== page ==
Being out at sea also changes your perspective in many ways. “To see so many stars in the sky is simply breathtaking,” says Esther, “and coming into a port, even one you know well, on a Tall Ship is exhilarating. Everyone stands and stares while some of the crew man the yards and that makes you feel really proud to be part of the team bringing the ship in.”
Age is no barrier to getting on a Tall Ship. Janka Bielak, an 80-year-old Pole, has been sailing on them for many years, believing them to be a good forum for international friendship. Each year Janka loves to join The Tall Ships’ Races for at least one sector. “The sea is our bridge,” says Janka, “and to sail on a Tall Ship is unforgettable!”
Eighty-year-old Janka Bielak with Captain Marcus Seidl of Statsraad Lehmkuhl.
Canadian Gordon Maw, 70, says his Tall Ship experience was probably the best holiday ever. “The most appealing features to me were the antiquity and complexity of such beautiful ships, the fact that those of us who were interested and able could participate actively in the sailing of the ship, the degree of considerate attention paid to us, and the great food. The most significant feature of the trip was to find that I was totally comfortable up in the masts and out on the yards. I’m already looking forward to returning to the Canadian Sailing Expeditions ship, Caledonia, this summer and would recommend it without hesitation.”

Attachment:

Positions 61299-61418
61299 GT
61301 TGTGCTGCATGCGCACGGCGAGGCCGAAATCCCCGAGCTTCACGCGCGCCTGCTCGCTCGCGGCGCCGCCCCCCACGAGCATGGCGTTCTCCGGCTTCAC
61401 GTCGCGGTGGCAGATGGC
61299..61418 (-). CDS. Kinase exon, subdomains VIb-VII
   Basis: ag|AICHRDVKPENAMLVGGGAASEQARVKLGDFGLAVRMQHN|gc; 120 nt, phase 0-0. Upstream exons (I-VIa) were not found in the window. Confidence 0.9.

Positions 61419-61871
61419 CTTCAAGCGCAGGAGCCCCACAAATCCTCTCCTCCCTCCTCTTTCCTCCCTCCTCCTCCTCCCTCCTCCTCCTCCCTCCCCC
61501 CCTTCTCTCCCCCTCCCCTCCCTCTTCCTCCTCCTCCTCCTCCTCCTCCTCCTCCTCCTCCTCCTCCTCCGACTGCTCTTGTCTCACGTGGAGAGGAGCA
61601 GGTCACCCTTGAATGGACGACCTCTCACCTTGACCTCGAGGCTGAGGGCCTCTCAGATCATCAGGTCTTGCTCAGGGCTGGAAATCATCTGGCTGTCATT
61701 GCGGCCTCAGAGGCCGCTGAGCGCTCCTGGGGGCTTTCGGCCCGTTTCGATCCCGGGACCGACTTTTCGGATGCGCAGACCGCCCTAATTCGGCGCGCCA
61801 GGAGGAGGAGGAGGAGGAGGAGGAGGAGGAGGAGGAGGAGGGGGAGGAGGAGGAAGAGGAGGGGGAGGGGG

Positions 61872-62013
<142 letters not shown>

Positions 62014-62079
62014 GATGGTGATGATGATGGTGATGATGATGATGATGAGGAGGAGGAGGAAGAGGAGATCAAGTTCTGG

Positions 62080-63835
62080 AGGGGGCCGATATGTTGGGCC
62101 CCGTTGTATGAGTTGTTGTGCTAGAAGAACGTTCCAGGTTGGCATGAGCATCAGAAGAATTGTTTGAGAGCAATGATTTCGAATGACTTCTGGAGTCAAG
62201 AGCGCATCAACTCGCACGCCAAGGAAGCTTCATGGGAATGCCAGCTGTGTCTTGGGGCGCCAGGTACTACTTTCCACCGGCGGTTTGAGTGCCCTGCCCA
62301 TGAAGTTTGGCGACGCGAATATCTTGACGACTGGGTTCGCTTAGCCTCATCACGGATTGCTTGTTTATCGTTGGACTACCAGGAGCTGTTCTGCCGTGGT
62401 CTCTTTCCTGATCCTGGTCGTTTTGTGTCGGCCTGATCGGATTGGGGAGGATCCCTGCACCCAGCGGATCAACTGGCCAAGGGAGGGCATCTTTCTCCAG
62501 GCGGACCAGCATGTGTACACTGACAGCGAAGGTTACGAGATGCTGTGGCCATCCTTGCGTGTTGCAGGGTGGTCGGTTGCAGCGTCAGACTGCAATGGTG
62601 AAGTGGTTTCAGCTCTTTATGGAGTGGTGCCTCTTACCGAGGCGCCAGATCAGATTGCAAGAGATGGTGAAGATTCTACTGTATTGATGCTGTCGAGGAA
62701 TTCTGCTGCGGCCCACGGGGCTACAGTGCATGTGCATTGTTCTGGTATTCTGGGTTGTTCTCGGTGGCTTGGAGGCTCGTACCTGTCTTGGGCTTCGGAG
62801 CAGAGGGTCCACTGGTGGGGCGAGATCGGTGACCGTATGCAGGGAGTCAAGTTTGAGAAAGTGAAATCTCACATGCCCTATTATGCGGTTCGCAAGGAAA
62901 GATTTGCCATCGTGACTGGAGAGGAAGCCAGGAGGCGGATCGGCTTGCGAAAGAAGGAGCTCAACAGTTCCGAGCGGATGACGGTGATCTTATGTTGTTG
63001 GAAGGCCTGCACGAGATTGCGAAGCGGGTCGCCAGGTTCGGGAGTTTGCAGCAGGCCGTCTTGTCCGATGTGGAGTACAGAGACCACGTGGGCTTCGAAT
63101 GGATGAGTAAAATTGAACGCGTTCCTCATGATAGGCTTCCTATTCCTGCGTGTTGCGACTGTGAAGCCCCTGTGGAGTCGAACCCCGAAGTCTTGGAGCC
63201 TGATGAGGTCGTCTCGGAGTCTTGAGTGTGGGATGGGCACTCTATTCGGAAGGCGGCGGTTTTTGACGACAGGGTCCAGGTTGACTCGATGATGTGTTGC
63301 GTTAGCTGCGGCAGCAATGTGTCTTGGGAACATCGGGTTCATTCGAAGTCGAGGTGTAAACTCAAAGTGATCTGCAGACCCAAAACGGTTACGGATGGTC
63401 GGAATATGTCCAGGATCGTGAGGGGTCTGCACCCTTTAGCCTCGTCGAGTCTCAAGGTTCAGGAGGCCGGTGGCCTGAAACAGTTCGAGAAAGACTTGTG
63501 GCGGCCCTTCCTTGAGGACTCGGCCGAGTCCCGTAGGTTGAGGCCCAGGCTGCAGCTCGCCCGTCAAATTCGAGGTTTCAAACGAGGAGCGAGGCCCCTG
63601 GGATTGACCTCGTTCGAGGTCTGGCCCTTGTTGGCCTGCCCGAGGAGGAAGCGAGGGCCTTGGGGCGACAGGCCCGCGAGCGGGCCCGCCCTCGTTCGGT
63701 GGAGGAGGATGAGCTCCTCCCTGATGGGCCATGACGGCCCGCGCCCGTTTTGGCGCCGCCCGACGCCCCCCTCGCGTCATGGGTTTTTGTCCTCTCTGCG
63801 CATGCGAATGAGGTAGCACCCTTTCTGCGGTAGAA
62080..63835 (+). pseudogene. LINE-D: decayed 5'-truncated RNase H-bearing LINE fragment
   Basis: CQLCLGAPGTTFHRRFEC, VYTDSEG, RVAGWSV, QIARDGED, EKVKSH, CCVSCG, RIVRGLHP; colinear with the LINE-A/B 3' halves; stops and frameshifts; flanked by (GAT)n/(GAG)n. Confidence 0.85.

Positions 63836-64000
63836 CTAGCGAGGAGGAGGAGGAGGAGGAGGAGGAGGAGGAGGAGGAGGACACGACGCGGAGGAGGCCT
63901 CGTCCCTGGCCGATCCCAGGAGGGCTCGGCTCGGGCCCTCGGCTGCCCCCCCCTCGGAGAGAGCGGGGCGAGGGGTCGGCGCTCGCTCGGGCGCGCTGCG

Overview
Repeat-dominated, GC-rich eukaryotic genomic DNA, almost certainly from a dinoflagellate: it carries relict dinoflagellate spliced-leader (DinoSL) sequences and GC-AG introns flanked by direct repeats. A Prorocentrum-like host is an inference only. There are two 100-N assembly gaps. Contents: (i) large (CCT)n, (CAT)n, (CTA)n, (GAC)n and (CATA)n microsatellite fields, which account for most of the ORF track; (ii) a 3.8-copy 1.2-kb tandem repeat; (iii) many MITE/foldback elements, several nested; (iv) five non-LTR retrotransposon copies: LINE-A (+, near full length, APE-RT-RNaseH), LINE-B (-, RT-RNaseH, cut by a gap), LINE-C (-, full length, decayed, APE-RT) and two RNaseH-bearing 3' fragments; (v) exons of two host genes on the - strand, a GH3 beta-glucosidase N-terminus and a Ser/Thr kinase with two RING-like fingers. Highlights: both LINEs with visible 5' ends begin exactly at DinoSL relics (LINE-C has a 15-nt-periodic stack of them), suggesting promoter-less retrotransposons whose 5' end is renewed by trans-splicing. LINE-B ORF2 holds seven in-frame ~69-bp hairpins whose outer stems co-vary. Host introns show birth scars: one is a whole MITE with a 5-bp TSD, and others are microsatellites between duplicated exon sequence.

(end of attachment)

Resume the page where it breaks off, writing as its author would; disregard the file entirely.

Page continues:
The Tall Ships’ Races take place every year, generally in waters around Europe although occasionally they cross the Atlantic to Bermuda, Canada and the US. To many, such as Billy Campbell, they are an important part of the year and the experience of racing against others is an exciting and addictive way to spend a week or two. The sight of thirty or more multi-masted ships in full sail powering across the ocean together is breathtaking.
Add the challenge of being part of a team that is trying to keep ahead of the competition and you have a recipe for one of the most exciting and adventurous ways to spend a holiday. The days in port are also full of fun and color as can only happen when up to 100 vessels of all shapes and sizes jostle against the quayside.
View of the start of The Tall Ships’ Races from on board Sorlandet. Dirk Hourticolon
To everyone that has ever undertaken a sail training voyage there is little doubt that it has affected their life in many positive ways. Take an adventure of a lifetime and try it for yourself!
Though each of these ships is based in one country, they often sail far from home, frequently worldwide, with participants joining for a segment of a larger itinerary. All websites included here welcome older participants. Many of the ships and organizations are featured in this article.
American Sail Training Assn: www.sailtraining.org
Bark Europa: www.barkeuropa.com
ByTown Brigantine: www.tallshipsadventure.org/adult.html
Canadian Sailing Expeditions: www.canadiansailingexpeditions.com
Classic Sailing: www.classic-sailing.co.uk
Enterprise Ship Trust: www.enterprize.com.au
Full-Rigged Ship Sorlandet: www.fullriggeren-sorlandet.no
Jubilee Sailing Trust: www.jst.org.uk
R. Tucker Thompson Tall Ship: www.tucker.co.nz
Sail Training Ship Mir: www.tallshipmir.ru
Tall Ship Soren Larsen: www.sorenlarsen.co.nz
The Tall Ships People: www.tallshipspeople.com
Eendracht, Rotterdam: www.eendracht.nl/en
Tall Ship Friends: www.tallship-friends.de/
Tall Ships Adventures [up to age 75]
Photo by MAX
Corinne Hitching is Media & Publications Manager for Sail Training International, www.sailtraininginternational.org, a charity that welcomes participation by people of all ages, nationalities, religions and social backgrounds. Sail training challenges people to learn about themselves, discover hidden strengths and talents, and learn the value of others and of working as a team. Sail Training International also organises The Tall Ships’ Races every year, www.tallshipsraces.com.